Can we learn anything from the medical sector about Brexit?

A very interesting article appeared in the Lancet on the 28th of September this year in which the authors examined the impact of a soft Brexit, hard Brexit and no Deal would have on the British medical system http://www.thelancet.com/journals/lancet/article/PIIS0140-6736(17)31926-8/fulltext. I would suggest that it is a good reference point for any firm which has yet to examine the impact of Brexit on their own business.

The conclusion of the report is “that each scenario poses substantial threats. The workforce of the NHS is heavily reliant on EU staff. Financing of health care for UK citizens in the EU and vice versa is threatened, as is access to some capital funds, while Brexit threatens overall economic performance. Access to pharmaceuticals, technology, blood, and organs for transplant is jeopardised. Information used for international comparisons is threatened, as is service delivery, especially in Northern Ireland. Governance concerns relate to public health, competition and trade law, and research.” As you delve deeper into the report the parallels with other sectors are self evident.

Another interesting aspect of the report is the framework used to evaluate the effects of Brexit on health and the NHS. The authors employ the WHO health system building blocks framework to assess the likely effects of the three scenarios examined. As you will see from their table below, the framework can be easily modified for commercial and non commercial organisations.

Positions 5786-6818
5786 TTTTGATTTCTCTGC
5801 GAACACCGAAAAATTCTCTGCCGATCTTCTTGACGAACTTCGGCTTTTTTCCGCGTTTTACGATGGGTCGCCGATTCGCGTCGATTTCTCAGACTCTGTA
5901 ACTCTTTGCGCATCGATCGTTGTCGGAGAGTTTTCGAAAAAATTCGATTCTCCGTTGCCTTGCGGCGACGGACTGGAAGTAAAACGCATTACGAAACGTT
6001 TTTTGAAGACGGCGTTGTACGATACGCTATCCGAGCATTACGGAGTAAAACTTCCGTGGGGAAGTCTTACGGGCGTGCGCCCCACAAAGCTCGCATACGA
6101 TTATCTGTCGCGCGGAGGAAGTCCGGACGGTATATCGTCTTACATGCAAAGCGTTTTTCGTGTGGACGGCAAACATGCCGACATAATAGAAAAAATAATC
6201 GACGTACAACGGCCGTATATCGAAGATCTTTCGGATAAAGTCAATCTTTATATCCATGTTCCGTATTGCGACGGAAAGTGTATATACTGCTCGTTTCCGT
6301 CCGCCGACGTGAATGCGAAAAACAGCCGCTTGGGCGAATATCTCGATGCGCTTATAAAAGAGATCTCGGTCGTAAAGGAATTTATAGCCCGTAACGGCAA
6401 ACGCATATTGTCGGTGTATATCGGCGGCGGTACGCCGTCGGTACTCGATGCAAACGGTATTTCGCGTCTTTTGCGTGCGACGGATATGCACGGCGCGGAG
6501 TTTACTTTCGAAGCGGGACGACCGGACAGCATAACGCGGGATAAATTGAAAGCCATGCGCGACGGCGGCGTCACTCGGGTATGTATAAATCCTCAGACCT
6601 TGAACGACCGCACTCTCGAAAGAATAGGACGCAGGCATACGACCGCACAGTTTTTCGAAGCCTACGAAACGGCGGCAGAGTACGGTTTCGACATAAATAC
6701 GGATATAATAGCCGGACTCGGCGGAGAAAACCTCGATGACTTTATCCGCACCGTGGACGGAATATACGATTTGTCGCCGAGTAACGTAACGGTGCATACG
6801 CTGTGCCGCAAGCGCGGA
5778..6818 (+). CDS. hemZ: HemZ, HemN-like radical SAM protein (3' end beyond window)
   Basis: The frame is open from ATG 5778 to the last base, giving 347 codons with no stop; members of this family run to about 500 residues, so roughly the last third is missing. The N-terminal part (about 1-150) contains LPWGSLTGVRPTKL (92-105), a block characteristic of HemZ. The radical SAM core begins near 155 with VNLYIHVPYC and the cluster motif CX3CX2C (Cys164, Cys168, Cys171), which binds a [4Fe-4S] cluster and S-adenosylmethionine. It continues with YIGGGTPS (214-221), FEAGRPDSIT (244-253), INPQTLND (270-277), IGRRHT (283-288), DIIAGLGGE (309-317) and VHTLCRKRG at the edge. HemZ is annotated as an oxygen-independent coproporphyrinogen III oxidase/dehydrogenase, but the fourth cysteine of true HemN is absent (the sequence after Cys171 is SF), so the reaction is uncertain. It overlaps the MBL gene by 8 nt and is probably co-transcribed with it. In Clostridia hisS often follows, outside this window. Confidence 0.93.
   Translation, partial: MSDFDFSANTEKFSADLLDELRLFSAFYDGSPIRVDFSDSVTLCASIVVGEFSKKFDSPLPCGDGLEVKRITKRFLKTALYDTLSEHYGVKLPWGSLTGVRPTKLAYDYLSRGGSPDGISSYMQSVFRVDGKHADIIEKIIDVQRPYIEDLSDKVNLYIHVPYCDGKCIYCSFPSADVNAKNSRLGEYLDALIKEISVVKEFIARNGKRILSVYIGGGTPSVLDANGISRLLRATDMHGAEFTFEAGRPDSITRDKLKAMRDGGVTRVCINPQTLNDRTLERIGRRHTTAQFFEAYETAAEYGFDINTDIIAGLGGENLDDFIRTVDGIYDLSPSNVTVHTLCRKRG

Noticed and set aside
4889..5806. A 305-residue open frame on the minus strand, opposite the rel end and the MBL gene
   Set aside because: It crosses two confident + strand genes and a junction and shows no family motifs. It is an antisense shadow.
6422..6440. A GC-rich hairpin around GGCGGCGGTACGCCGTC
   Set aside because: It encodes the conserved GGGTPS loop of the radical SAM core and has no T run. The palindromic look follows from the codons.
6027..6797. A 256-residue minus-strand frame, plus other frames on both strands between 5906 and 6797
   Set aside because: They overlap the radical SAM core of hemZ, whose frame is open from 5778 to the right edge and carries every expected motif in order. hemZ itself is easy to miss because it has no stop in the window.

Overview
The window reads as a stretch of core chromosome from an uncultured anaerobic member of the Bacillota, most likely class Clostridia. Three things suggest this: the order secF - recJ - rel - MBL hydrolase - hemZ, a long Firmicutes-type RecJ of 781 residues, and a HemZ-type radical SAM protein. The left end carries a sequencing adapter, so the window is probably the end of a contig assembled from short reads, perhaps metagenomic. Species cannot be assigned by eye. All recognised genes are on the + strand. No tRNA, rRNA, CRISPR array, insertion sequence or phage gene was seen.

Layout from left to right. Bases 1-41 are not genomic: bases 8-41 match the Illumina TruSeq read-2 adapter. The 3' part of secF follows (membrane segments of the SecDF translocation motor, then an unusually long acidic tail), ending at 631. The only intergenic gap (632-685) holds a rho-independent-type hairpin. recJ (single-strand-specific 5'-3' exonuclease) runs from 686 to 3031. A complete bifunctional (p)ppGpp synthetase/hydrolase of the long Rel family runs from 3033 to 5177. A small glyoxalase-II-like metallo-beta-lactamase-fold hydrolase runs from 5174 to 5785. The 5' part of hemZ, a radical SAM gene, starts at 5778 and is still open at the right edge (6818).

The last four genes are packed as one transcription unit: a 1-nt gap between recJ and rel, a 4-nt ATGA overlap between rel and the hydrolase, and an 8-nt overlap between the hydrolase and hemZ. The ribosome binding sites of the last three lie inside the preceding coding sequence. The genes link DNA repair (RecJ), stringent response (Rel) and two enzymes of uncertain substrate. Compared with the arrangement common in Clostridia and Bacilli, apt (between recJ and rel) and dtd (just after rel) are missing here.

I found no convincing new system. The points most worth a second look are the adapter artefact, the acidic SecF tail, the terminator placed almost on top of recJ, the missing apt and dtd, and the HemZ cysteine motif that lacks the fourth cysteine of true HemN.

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Key soundbites from the report include:

  • “Leaving the European Union is arguably the greatest peacetime challenge that the UK has ever faced”;
  • “The potential impact on healthcare will be substantial, affecting how medical products are licensed, the employment of EU staff in universities and the NHS, the rights to healthcare of EU citizens in the UK and vice versa, regulation of research, and much more;
  • “However, the British government has not addressed these crucial issues, while the civil service appears to be struggling to cope, especially within the Department of Health, which has experienced large-scale redundancies;
  • “We have no confidence that central government is yet in a position to address the consequences for health.”

It appears plausible to substitute words in the report such as healthcare, medical products, service delivery and so forth for equivalents in other industries to assess whether similar insights and conclusions might apply.

In our experience, significant number of mid-sized firms and multiple more small firms have yet to consider the impact of Brexit on their business.  Ten minutes spent by these firms reading this Lancet report and noting down in the margins possible parallels would be well worth the effort.

Dr. Ray NultyComment